About a boy… and a lamp

15 Feb , 2011,
Crimson
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Aladdin: Legacy of the Lost - Cover Art

The story of Aladdin and his magic lamp has been making the rounds since the 1700s.

It’s been told and retold in a number of ways – in children’s flip books, in games and in movies such as Disney’s 1992 cartoon adaptation, cementing this likeable rogue and his timeworn tale in our collective consciousness.

It’s no wonder, then, that Ian Edgington’s take on Aladdin, which I received as a Valentine’s Day present, is such a fascinating work.

This graphic novel recounts Aladdin’s story, not with the pastel shades and puffy pants we’ve come to expect, but a more mature style.

Edgington recognizes that Aladdin’s a fantasy piece – a sword and sorcery romp through an exotic locale, and he’s written it as such.

In this story, Aladdin is not so much a rogue as a rascal. He’s a morally ambiguous liar and cheat, down on his luck and fresh out of money, and that’s when Qassim, the wicked vizier, comes to him with an offer he can hardly refuse.

Your wish is my command? O.o

Naturally, when Qassim double crosses the boy, Aladdin escapes and taps the power of the fabled lamp, invoking the Djinni who comes to his rescue.

Mind you, this Djinni looks nothing like a bouyant, blue balloon with the head of a turnip. It’s all horns and fangs and scalding red flesh – an elemental, primal force that would sooner eat you than grant you your three wishes.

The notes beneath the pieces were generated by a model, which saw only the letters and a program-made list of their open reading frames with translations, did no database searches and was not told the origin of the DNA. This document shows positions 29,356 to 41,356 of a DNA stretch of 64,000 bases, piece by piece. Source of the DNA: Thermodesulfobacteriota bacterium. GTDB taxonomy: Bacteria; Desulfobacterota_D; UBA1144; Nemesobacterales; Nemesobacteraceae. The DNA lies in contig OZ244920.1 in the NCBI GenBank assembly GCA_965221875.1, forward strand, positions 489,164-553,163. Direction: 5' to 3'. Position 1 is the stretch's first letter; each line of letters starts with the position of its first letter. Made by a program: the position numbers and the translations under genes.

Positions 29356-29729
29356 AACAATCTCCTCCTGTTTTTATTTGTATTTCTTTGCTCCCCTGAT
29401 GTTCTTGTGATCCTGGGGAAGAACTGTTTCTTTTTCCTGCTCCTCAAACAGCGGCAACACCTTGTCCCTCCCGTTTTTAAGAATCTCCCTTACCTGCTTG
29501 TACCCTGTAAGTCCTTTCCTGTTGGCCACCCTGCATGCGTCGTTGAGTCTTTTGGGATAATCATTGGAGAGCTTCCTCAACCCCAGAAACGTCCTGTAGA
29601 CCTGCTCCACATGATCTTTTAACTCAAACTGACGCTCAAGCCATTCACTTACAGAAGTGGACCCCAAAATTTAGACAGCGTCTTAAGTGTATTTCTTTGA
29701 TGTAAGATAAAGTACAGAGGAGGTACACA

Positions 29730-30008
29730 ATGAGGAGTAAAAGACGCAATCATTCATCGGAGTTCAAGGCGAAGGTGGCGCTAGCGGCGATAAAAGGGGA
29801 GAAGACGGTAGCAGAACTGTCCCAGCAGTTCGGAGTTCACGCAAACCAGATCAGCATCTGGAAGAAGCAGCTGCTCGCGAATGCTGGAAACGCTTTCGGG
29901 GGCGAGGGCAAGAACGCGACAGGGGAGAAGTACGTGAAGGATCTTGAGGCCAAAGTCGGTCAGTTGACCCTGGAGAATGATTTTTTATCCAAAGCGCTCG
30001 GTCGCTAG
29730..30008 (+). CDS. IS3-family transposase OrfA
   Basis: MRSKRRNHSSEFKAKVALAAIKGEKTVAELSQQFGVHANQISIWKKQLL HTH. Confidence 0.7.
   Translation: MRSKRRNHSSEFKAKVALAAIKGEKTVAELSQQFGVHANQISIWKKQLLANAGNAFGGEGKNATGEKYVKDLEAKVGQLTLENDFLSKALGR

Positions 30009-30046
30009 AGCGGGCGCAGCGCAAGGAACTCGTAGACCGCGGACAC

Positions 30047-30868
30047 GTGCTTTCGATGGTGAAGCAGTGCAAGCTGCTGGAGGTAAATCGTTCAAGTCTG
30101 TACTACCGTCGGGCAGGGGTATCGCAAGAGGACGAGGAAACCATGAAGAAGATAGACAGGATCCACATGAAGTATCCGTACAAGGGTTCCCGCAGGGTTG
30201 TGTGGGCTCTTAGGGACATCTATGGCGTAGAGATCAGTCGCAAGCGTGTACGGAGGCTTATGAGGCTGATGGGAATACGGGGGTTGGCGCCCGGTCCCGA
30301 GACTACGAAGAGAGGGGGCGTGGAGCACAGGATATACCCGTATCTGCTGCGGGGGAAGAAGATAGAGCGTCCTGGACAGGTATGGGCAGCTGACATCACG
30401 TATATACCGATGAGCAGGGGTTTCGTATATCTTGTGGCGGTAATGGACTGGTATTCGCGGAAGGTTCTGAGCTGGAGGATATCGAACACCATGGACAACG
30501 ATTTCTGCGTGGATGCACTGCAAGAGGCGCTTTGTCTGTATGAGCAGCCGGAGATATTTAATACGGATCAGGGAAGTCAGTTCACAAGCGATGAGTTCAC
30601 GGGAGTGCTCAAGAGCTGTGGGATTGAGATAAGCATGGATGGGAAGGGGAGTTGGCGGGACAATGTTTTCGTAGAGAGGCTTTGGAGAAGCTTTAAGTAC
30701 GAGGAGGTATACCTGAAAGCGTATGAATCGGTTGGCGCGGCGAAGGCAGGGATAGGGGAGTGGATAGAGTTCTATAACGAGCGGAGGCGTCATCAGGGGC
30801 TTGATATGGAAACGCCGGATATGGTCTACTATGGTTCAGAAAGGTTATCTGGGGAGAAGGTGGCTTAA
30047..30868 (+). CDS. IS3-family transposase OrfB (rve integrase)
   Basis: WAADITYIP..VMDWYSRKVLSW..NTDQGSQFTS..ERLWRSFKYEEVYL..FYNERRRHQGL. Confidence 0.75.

What ensues is a grand adventure across the deserts and oceans, rendered with a masterful hand and a nice, healthy dose of plot exposition. It culminates with Aladdin embracing his destiny as a descendant of a magical race, and the ending is a happy, but atypical one.

The art in Edgington’s Aladdin is darkly beautiful.

I’ve always been a fan of digitally painted images, and the artists – Patrick Reilly and Stjepan Sejic, both adepts at their craft, breath more than just new life into this ancient tale.

Summoning never looked so flashy.

They have created a whole new world that complements Edgington’s narrative, incredibly detailed characters, and scenes so cinematic and arresting they practically pop out of the pages of the graphic novel.

The Djinn, especially are gorgeous, and the summoning sequences, rife with chains, prayer strips and occult sigils, just scream awesome at you.

So how, then, can’t I fall in love?